Paperback, 590pp. Published by Paternoster Press, 9 Holdom Avenue, Bletchley, Milton Keynes, MK1 1QR, UK. Price £29.99, ISBN 1-84227-220-9.
A glance at the extensive bibliography indicates this to be a book of scholarship and erudition. There are many similar works that chart the history of this movement but few will have been as well researched, although it is interesting that so many of the archives upon which Grass draws are held either by the progressive end of the ‘Brethren’ or by the different factions of the Exclusives.
In seemingly leaving none of these sources untapped, Tim Grass has sought to trace the history of the so-called ‘Open Brethren’ from their earliest days at the opening of the Nineteenth Century through to the present. In doing so he has traced the movement’s developments, distinctive principles, evangelism and identity. He has also charted the division between Open and Exclusive companies as well as the Needed Truth secession.
However, for this reviewer there was too much space given to socio-economic and ecclesiastical factors and their potential influence upon the development of ‘Brethren’ doctrine and practice and too little acknowledgement of what truth had been recovered or the part that God may have played in that recovery. Equally, it was disappointing that Mr. Grass should blur so many ‘Brethren’ distinctives, one example being their eschatology which he tends to dismiss as ‘not a subject on which the earliest leaders were ever completely agreed’. Similarly, many would demur from his comments about the ‘fossilised nature of the observance’ of the Lord’s Supper and the need to make this ‘service’ family-friendly and contemporary.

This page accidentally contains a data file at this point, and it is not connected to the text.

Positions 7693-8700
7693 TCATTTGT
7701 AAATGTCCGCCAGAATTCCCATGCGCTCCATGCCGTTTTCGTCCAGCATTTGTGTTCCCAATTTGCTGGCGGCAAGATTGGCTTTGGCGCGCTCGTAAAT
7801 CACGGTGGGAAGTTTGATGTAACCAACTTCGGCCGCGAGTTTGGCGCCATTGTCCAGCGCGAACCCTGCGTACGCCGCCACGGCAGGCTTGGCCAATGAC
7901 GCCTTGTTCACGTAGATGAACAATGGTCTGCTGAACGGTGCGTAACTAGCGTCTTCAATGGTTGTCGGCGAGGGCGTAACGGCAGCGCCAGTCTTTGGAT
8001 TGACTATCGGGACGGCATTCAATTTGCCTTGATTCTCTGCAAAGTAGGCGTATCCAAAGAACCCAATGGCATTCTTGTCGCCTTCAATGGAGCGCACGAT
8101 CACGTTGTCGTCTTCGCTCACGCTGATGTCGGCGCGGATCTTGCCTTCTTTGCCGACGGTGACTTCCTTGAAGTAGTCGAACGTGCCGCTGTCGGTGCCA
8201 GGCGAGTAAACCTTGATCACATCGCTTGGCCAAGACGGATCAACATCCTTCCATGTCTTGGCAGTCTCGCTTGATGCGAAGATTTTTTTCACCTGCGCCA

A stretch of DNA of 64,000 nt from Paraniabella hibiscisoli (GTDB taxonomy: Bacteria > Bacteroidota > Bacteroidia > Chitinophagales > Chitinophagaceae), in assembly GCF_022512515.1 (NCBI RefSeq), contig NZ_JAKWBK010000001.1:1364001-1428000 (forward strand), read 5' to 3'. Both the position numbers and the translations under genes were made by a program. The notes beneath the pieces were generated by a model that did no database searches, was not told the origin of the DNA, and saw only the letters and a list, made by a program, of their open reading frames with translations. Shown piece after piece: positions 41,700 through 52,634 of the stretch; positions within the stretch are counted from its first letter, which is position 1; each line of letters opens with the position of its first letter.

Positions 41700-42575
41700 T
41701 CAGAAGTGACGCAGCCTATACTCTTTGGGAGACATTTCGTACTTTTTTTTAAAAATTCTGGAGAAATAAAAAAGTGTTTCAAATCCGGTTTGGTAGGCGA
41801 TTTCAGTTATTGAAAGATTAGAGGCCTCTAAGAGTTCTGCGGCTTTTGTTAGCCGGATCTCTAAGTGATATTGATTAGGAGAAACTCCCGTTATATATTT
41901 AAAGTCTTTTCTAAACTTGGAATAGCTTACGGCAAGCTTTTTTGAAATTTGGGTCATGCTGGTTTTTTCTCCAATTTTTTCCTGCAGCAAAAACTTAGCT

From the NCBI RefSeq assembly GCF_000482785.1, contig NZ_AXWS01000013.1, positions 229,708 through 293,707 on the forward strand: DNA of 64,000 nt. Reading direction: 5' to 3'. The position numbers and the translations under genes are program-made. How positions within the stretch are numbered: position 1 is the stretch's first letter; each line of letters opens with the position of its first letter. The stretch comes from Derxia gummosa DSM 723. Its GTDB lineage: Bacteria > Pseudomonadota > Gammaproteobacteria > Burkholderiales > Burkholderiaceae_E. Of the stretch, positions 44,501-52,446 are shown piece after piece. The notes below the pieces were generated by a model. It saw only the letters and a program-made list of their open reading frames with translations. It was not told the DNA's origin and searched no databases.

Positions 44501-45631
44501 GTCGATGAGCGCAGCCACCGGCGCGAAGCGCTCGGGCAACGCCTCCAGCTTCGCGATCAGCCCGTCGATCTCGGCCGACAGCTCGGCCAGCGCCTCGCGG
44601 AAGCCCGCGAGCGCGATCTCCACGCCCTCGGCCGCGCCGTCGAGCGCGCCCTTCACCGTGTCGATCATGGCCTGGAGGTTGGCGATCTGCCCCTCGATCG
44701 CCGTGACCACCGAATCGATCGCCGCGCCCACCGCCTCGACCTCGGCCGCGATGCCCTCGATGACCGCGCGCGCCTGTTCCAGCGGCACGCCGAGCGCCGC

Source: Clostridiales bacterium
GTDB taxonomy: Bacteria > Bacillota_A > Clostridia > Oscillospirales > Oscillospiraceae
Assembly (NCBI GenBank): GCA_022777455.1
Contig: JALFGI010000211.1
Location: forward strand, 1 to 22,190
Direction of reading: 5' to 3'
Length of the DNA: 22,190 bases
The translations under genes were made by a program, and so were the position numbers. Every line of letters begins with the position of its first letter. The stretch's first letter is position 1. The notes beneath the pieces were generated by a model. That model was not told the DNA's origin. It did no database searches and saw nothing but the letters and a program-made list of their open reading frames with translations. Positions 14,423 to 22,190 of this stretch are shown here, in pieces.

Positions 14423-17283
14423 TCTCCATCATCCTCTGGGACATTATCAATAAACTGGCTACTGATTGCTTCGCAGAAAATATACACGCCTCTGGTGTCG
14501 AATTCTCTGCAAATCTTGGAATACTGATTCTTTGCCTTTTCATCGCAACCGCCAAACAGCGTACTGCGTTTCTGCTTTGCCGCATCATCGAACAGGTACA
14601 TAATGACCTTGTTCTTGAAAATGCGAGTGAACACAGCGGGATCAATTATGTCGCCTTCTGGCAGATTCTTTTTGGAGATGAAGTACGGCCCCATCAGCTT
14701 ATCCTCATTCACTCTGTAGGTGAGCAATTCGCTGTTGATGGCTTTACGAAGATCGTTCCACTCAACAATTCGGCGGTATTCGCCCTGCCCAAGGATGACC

Overall, this is a very interesting book but one whose agenda is not shared by this reviewer.